Gator defense looks to shut down another foe


With junior Scottie Wilbekin taking over for Erving Walker at the point, the Gators replaced a defensive liability with one of the best perimeter defenders in the country.

Matt Stamey/Staff photographer
Published: Saturday, February 2, 2013 at 8:00 a.m.
Last Modified: Friday, February 1, 2013 at 9:20 p.m.

Watching Florida play defense this season is comparable to watching a scene with actors at the top of their craft.

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With junior Scottie Wilbekin taking over for Erving Walker at the point, the Gators replaced a defensive liability with one of the best perimeter defenders in the country.

Matt Stamey/Staff photographer

Facts

Up next

Who: Ole Miss at UF
When: Saturday at 7 p.m.
On TV: ESPNU
Radio: WRUF

Each detail is taken into account and movements have been choreographed to make opposing teams uncomfortable running offensive sets.

No. 4 Florida takes the nation’s second-ranked scoring defense (allowing just 50.4 points per game) into its Top-20 matchup tonight at the O’Connell Center against No. 16 Ole Miss. But it hasn’t come without hard work from both players and coaches.

“I’m personally surprised a little bit,” said Florida junior forward Will Yeguete, when asked about UF’s defensive success. “But we’re working pretty hard and we’re starting to stay consistent. We work on defense every single day, and I think everybody has improved since last year. I think it’s good to say that you’re a really good defensive team.”

Ole Miss leads the SEC in scoring at an even 80 points per game. But Florida has yet to give up more than 52 points in a conference game this season.

The showdown for first place in the SEC (Florida is 7-0, Ole Miss is 6-1) will likely come down to how well Florida guards throughout the game. Here’s a look at some of the factors that have contributed to UF’s ability to shut down teams during the course of the season:

Personnel

When point guard Erving Walker graduated, the Gators lost their all-time assists leader and the fourth-leading scorer in school history (1,777). But they also lost a 5-foot-8 guard who opposing offensive teams routinely picked on during the course of last season.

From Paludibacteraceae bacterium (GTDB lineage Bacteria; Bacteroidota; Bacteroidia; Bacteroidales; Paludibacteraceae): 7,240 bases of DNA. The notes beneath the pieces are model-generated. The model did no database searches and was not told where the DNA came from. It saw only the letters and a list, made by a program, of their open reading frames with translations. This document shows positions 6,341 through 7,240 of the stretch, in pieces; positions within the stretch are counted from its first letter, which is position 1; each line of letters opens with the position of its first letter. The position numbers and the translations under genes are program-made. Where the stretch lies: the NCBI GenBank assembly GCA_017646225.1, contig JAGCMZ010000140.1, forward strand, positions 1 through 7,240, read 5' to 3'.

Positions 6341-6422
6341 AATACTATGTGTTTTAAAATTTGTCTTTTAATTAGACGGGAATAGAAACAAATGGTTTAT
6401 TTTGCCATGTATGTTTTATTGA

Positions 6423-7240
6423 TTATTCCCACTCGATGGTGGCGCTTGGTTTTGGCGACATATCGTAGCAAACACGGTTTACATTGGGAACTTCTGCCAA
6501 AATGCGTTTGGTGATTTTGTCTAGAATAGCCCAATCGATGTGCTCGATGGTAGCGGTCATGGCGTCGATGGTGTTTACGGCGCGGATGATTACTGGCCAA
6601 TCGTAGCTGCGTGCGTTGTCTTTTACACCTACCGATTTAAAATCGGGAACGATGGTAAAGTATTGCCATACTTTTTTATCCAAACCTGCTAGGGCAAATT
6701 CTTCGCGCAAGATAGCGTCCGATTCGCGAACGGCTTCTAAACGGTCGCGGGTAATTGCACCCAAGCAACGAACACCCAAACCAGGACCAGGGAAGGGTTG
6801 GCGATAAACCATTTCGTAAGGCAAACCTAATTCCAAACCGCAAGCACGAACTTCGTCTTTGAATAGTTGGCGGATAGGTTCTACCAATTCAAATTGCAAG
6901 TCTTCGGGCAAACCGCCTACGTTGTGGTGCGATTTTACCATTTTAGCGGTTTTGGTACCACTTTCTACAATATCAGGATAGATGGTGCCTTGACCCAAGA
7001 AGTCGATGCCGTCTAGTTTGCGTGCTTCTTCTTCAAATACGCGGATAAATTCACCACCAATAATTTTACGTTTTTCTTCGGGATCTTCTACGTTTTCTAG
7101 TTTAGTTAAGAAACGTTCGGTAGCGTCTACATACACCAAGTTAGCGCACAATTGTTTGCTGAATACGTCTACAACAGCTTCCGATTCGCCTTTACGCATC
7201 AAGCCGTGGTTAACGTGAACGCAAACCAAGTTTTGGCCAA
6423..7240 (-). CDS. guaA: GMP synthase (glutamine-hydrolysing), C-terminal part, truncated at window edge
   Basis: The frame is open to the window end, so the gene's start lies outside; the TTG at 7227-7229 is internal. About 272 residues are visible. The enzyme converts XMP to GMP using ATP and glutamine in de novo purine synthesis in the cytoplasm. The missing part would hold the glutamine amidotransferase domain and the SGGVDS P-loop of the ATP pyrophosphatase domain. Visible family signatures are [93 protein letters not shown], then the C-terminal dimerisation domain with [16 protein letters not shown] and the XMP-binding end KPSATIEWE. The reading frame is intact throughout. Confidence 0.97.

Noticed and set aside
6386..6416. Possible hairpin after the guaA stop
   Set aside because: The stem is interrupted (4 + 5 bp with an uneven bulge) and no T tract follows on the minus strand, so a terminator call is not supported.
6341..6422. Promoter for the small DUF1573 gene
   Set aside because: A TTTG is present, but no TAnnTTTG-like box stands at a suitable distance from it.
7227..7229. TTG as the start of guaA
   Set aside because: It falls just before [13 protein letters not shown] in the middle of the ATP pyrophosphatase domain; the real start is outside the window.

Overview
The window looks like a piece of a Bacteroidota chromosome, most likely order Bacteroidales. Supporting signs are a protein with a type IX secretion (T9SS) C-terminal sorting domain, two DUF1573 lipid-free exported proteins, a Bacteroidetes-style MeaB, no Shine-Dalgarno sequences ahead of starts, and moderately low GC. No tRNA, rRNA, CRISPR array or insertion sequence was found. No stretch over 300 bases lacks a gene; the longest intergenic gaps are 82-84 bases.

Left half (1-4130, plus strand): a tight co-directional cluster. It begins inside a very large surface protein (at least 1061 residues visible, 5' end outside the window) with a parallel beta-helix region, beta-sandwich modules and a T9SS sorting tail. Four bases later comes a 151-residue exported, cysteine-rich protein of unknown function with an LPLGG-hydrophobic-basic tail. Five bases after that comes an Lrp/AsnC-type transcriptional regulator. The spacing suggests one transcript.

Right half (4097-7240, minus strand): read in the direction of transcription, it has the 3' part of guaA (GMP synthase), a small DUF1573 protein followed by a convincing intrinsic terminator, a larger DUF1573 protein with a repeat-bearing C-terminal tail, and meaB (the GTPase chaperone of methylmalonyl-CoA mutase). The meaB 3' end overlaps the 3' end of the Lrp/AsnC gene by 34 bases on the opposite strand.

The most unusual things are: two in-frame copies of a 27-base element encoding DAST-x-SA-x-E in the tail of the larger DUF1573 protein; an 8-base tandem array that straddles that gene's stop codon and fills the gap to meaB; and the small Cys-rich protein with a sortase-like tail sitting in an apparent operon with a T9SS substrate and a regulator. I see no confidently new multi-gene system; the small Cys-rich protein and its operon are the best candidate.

With Scottie Wilbekin taking over for Walker at the point, the Gators replaced a defensive liability with one of the best perimeter defenders in the country. Wilbekin learned the value of defense from breaking down tape with his dad, Svend Wilbekin, a former head coach at The Rock School in Gainesville. The junior earned the nickname “the basketball honey badger” from teammates for his quick hands, but hasn’t taken as many chances on steals this season. Instead, Wilbekin’s lateral quickness and instincts have kept opposing teams from beating the Gators off the dribble.

“Scottie came here with a great defensive mentality and mindset,” Florida coach Billy Donovan said. “He was a guy before he ever played a game here, was very, very committed to defense. Very, very important to him. I think he understood the value of playing defense. Now what we’ve tried to do is enhance his commitment on that end of the floor and try to put him in situations where he can utilize something that he takes a lot of pride in.”

With Wilbekin and Kenny Boynton up front, Florida features two of the top perimeter defenders in the SEC. Boynton held Mississippi State top scorer Jalen Steele scoreless last week, and followed that up by holding South Carolina guard Bruce Ellington to seven points on 2-of-9 shooting.

Wilbekin and Boynton’s defensive intensity has carried over to the rest of the starting five. Erik Murphy and Mike Rosario, considered defensive liabilities last season, have both improved and are giving more effort on that end of the floor. And 6-foot-9 center Patric Young has helped off screens on the perimeter while maintaining a physical presence underneath the basket. Young leads the Gators with 35 blocked shots this season.